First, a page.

Staunton, September 20 – Men are not pigs, Dostoyevsky famously observed: they can get used to anything. And so it is in Russia today, when official charges of extremism have become so common that many now view them as a fact of life and do not react even as they take on ever more extravagant forms and are directed at people who clearly have done nothing wrong.
That appears to be what is happening now in Yekaterinburg where Russian officials have launched what Viktor Davydov calls “a strange ‘Beylis case’” against Semen Tykman, a teacher in the local Jewish gymnasium Or Avner on the basis of reports about his supposed denunciation by some of his students (ixtc.org/2015/09/viktor-davydov-etot-strannyy-protsess-beylisa-v-ekaterinburge/).
But there are three reasons for serious concern about this case, the Jewish commentator says. First of all, it is the first time a teacher has been charged for conversations with his students. Second, it is the first time since the destruction of underground religious schools in the USSR that a Hasidic instructor has been charged with such crimes.
And third – and Davydov suggests this is “the most strange” aspect of the case – it is the first time such a case is passing largely unnoticed by the national and international media, although it has attracted a certain amount of attention from Sverdlovsk oblast outlets “and of course anti-Semitic blogs” whose authors see it as confirmation of their ugly views.
Because of this “silence,” less is known about the case than should be, Davydov continues, but it is nonetheless possible to describe it in broad outlines – and those, he argues, should be enough to alarm not only Jews but all people of good will in the Russian Federation and abroad as well.
Tykman, the Jewish commentator says, was trained as an engineer and earlier worked on the Chernobyl clean up. He then took courses in Poland on the traditions of the Jewish people in the Or Avner network and for several years he had been teaching in Yekaterinburg’s Jewish gymnasium. He has of course now been dismissed, Davydov notes.
The Jewish instructor’s problems began with the problems of the gymnasium itself. Local officials came looking for any violations they could find – from fire safety arrangements to adequate sanitation – and then “’polite people’ from the FSB and the procuracy” came and confiscated instructional materials to check them for “’extremism.’”
Some in the local media were concerned by this, but Mikhail Oshtrakh, the head of the Jewish National-Cultural Autonomy of Sceerdlovsk Oblast, sought to calm the situation. He told journalists that officials were not interested in Jewish holy books but only instructional materials, a concern that he described as “completely normal.”
But then the case against Tykman took off in an ugly way: the parents of four of his pupils wrote denunciations of the instructor to the local prosecutors for his supposed violation of the rules of the educational process and demanded that he be investigated for “’extremism.’” He was and the charges followed.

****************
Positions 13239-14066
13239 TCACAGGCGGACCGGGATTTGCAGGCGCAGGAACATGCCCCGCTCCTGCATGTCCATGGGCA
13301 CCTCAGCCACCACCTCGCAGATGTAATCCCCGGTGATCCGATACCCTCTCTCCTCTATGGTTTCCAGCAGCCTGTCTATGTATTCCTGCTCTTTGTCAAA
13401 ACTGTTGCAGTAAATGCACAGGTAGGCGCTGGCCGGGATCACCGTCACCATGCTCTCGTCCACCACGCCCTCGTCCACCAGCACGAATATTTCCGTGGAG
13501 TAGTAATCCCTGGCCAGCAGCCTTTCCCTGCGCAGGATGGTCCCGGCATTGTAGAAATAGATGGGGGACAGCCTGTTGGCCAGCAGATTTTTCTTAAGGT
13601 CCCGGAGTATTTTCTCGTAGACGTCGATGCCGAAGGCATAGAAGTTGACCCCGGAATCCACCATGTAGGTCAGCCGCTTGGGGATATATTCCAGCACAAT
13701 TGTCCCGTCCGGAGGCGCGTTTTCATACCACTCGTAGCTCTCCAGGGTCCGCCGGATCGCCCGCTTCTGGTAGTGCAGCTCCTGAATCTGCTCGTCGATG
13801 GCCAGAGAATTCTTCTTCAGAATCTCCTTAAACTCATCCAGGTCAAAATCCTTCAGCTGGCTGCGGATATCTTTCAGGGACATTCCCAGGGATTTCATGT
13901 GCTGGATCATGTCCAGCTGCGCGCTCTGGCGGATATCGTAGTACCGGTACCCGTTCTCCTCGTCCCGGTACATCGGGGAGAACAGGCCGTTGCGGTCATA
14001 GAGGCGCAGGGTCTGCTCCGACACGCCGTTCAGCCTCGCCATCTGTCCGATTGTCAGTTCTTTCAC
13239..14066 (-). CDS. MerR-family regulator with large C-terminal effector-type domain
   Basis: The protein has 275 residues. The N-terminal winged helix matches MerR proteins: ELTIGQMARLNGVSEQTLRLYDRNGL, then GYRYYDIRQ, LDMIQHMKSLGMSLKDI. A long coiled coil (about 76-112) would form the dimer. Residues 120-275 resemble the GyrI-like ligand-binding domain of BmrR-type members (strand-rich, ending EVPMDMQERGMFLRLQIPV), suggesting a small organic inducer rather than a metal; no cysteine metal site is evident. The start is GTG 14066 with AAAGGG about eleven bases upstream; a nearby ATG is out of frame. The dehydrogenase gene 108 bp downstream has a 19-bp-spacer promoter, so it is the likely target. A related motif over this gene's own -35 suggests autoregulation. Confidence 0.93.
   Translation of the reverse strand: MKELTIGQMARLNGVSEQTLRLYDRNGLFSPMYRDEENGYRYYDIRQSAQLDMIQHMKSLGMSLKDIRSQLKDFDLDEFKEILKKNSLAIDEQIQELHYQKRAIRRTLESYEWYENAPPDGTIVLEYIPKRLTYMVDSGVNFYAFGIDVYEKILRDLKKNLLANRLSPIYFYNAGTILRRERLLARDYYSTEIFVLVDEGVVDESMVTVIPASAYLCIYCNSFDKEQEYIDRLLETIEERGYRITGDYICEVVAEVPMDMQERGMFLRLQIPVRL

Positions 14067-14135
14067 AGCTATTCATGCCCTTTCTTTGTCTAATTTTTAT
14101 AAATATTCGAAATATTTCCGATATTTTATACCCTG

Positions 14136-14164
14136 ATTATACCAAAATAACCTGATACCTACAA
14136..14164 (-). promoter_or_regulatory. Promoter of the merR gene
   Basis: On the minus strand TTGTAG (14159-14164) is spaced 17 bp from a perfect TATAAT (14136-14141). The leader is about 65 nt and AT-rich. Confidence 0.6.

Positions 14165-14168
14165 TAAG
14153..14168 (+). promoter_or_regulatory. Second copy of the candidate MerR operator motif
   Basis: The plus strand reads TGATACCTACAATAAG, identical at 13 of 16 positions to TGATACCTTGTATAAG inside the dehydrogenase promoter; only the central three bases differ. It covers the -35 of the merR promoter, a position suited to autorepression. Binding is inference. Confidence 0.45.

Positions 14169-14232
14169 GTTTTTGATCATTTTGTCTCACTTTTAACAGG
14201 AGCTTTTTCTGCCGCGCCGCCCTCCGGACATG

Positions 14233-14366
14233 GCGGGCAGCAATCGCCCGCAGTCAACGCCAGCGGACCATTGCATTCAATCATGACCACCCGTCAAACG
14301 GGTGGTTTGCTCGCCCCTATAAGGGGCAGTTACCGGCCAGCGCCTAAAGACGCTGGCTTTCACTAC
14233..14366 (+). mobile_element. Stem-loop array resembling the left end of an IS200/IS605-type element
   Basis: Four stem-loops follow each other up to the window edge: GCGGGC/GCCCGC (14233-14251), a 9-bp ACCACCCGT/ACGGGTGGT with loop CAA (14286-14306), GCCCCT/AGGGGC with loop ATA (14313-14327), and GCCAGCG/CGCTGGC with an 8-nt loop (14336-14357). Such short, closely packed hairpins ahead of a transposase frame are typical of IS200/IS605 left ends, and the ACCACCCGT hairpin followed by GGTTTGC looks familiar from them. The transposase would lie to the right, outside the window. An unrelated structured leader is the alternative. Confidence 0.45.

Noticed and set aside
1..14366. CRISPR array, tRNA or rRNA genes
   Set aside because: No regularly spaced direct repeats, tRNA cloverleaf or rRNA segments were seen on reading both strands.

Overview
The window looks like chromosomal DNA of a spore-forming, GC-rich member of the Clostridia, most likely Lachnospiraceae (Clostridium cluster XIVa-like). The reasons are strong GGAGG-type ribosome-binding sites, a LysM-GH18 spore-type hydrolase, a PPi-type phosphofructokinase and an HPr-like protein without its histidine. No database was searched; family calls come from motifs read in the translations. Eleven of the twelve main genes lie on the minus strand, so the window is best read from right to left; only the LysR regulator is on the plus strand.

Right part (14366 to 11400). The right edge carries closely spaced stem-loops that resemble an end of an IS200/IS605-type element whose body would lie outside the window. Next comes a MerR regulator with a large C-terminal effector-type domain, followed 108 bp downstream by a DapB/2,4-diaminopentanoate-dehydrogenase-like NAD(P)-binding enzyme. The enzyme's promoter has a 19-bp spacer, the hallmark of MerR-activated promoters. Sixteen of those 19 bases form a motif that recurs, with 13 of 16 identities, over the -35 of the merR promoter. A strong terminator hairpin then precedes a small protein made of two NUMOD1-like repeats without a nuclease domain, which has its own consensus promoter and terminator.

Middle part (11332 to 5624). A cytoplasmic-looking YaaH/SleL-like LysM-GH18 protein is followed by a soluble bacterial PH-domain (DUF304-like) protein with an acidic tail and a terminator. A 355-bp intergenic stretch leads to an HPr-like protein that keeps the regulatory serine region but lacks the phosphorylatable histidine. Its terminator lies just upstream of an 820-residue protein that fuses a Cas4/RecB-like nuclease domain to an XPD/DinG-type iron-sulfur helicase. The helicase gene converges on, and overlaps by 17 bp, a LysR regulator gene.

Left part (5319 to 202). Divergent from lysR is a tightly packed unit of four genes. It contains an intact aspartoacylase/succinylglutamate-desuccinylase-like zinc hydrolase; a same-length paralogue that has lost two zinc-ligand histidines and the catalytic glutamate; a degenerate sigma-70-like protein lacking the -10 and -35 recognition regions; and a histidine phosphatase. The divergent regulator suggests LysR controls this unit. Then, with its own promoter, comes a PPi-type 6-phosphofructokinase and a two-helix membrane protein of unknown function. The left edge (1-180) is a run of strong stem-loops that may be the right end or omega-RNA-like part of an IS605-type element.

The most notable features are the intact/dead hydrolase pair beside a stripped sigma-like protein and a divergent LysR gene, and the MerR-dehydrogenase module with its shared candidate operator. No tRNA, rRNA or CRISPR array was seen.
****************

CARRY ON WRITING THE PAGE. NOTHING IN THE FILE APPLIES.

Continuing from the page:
The local deputy prosecutor of the city’s Kirov district advised Tykman to plead guilty to what he described as minor matters and said that would be the end of it. But the Jewish instructor didn’t because the basis for the charges against him were so flimsy and in no case a violation of any law.
His 12-year-old pupils told a government psychologist who then related this to prosecutors that Tykman had called for “killing Germans,” threatened those who married non-Jews, talked about using vodka mixed with honey on the Jewish new year, and said he always spat when passing an Orthodox church.
Even if the children and the psychologist were telling the truth – and that is far from clear, Davydov suggests – the question arises, as the URA.ru news agency put it, what possible relation to a crime do any of these comments represent – and why then is the government getting involved? (http://ura.ru/news/1052220275).
If one plays devils advocate, Davydov continues, perhaps one could present Tykman as “some kind of Jewish radical in the style of Meyer Kahane.” That is “not a good thing … but how is it criminal?” Context is everything: Did Tykman talk about “killing Germans” the way Ilya Ehrenburg did.
The charges are absurd, the Jewish commentator says, but what is “the most unpleasant” aspect of the case is the fact that no one in the media is talking about this or even pointing out that Tykman must be presumed innocent until a court finds him guilty of something.
One of his Jewish friends, Davydov continues, asked him “what is the sense of fabricating a case against a teacher of the synagogue?” “I don’t know,” the commentator says. “What was the sense for the Kremlin of organizing the largest military crisis since World War II and the economic crisis that does not seem to have an end? All the same, they did it.”
That raises some terrifying questions about what the Russian authorities might do next given how the population has responded so far. People need to stand up now, Davydov says, because as Pastor Niemoeller observed, “if they come for the Jews, then tomorrow they can come for each of us.”
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